Meet EHA’s new head of school Rabbi Shmuel Miller


Rabbi Shmuel Miller

Avital Vorobeychik, Freshman, Yeshivat Kadimah High School

Rabbi Shmuel Miller was named Epstein Hebrew Academy’s (EHA) head of school for the 2021 school year and has done a phenomenal job thus far. From the minute Miller walks into school, the atmosphere feels lighter and more welcoming.

Every morning, Miller joins principal Itta Boyko and many other faculty members outside to greet each child. However, even though they may start out the same, every day is unique for Miller.

“The course of the day is time divided into supporting teachers, building relationships with people who are interested in the school—could be supporters or future families—there’s always an element of surprise each and every day,” said Miller.

In addition to working in his office and spending time in meetings, Miller also emphasizes interacting with the students.

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“I spend time going into classes, so the teachers see my presence, and I get to see the students, which reminds me why I work in the first place,” said Miller.

Although this is Miller’s first time being in the position of “head of school,” he has had similar experiences. Prior to coming to EHA, he served as regional director for New England NCSY for 10 years where he built extensive programming, managed staff and created a network of supporters. He was also the executive director of an outreach shul in South Africa, so he is very comfortable in leadership positions.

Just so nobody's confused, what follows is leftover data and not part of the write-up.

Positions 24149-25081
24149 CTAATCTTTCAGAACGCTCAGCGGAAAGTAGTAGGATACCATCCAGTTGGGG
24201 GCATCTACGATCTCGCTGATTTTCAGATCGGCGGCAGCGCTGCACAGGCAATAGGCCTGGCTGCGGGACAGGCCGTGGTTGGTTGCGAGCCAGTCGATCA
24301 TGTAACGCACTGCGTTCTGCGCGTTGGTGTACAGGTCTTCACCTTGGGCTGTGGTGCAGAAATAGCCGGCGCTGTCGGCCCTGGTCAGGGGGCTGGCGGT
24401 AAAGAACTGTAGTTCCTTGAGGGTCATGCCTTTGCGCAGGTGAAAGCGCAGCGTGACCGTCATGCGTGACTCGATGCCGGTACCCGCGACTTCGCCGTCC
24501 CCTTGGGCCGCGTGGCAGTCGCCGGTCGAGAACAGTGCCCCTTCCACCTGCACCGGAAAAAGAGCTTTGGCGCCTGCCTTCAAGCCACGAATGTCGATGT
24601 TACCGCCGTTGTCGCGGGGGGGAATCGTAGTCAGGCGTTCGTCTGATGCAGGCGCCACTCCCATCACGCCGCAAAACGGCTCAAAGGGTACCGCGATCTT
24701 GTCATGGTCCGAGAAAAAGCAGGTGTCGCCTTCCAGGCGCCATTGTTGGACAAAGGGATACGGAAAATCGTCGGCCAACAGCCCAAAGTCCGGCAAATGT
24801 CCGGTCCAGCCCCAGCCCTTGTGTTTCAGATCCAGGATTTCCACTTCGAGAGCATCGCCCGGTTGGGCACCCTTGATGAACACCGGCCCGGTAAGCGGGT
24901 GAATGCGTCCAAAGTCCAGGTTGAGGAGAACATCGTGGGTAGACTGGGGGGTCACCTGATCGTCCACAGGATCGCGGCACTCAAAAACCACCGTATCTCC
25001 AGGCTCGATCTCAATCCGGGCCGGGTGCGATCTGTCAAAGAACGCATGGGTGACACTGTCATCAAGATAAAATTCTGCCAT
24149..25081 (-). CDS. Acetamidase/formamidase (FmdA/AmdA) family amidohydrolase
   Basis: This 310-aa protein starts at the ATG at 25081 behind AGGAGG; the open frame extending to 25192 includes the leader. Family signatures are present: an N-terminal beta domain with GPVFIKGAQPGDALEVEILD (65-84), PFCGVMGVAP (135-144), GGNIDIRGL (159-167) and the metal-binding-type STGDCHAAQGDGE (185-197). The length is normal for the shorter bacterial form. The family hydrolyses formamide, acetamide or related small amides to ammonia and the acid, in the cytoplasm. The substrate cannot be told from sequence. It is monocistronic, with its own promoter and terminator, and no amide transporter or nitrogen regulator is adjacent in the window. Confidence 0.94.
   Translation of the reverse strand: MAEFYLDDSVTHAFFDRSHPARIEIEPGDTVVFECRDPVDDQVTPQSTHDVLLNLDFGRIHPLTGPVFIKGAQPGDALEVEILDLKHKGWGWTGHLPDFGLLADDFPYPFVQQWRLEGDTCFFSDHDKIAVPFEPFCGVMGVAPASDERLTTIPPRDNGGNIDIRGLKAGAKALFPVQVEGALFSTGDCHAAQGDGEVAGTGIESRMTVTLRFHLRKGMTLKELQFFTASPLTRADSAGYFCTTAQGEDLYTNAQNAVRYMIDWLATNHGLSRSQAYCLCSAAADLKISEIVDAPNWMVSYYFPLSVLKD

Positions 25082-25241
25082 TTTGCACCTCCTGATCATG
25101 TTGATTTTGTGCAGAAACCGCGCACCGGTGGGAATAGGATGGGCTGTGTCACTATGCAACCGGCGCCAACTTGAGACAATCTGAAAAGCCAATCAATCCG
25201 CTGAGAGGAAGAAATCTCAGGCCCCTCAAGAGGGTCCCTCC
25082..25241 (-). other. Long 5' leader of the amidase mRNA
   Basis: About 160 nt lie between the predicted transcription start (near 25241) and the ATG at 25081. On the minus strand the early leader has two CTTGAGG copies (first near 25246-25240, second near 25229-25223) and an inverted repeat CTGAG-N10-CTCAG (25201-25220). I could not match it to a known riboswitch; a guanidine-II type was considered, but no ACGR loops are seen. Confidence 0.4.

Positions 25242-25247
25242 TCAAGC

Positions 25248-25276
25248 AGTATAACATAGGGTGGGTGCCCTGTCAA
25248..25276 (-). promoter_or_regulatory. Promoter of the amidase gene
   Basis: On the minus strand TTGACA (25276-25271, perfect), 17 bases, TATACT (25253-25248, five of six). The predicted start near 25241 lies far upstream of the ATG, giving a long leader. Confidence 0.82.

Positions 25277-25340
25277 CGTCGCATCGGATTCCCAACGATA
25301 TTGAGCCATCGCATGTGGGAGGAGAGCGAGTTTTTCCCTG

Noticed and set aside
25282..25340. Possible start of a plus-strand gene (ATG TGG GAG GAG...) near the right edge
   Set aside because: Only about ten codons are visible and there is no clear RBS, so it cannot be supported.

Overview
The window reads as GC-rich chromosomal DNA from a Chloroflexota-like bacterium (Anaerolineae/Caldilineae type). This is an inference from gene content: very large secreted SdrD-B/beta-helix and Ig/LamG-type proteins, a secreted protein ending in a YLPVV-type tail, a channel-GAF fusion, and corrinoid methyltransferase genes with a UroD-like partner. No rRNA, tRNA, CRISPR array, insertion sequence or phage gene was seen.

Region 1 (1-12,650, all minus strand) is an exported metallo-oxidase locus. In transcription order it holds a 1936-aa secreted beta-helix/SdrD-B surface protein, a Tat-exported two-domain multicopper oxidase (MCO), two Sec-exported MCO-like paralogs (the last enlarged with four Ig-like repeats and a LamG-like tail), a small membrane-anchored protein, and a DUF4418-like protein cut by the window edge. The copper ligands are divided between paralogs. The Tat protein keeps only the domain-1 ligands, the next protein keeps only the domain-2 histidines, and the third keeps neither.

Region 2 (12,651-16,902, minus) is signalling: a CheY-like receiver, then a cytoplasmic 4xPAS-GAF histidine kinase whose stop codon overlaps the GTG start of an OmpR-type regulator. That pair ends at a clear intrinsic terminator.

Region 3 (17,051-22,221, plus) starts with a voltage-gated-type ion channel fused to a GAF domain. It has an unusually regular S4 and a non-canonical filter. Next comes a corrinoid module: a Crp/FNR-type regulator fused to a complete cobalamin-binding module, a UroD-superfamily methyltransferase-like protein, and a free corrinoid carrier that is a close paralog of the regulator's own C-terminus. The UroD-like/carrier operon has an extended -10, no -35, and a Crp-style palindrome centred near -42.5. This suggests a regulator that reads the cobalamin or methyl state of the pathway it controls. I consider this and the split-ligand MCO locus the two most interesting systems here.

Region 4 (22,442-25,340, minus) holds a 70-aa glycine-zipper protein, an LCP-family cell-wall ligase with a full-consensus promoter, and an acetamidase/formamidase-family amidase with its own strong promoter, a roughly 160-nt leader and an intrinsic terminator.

Every Friday, at the end of the school day, Miller holds a ruach assembly for the early childhood and elementary students. Although Friday afternoon ruach assemblies are nothing new at EHA, he has reinvigorated the tradition with his own unique style.

“When I hear the word ‘ruach,’ what comes to mind is music—it’s how I relate to spirituality,” said Miller. “We are not giving out any prizes, the decorum is wonderful and I think one of the best parts is when the middle school comes down, without being asked to come down. The goal is to end the week to prepare for Shabbat and a week together. Let’s use this opportunity to unite the school together and keep it simple.”

Miller connects easily with the students and teachers. Students light up as soon as he walks in the classroom and the teachers feel comfortable reaching out to him when they need support.

“When students and teachers feel valued and supported, we thrive,” he said. “Just like at home, when our children feel valued and supported at home, they thrive at home. It’s a challenging balance; I’m not a teacher in a classroom, but I want to set a tone in the school. That takes time.

“I like it when the kids run to school, and I like it when they run home because it means they enjoy where they are running to in both directions.”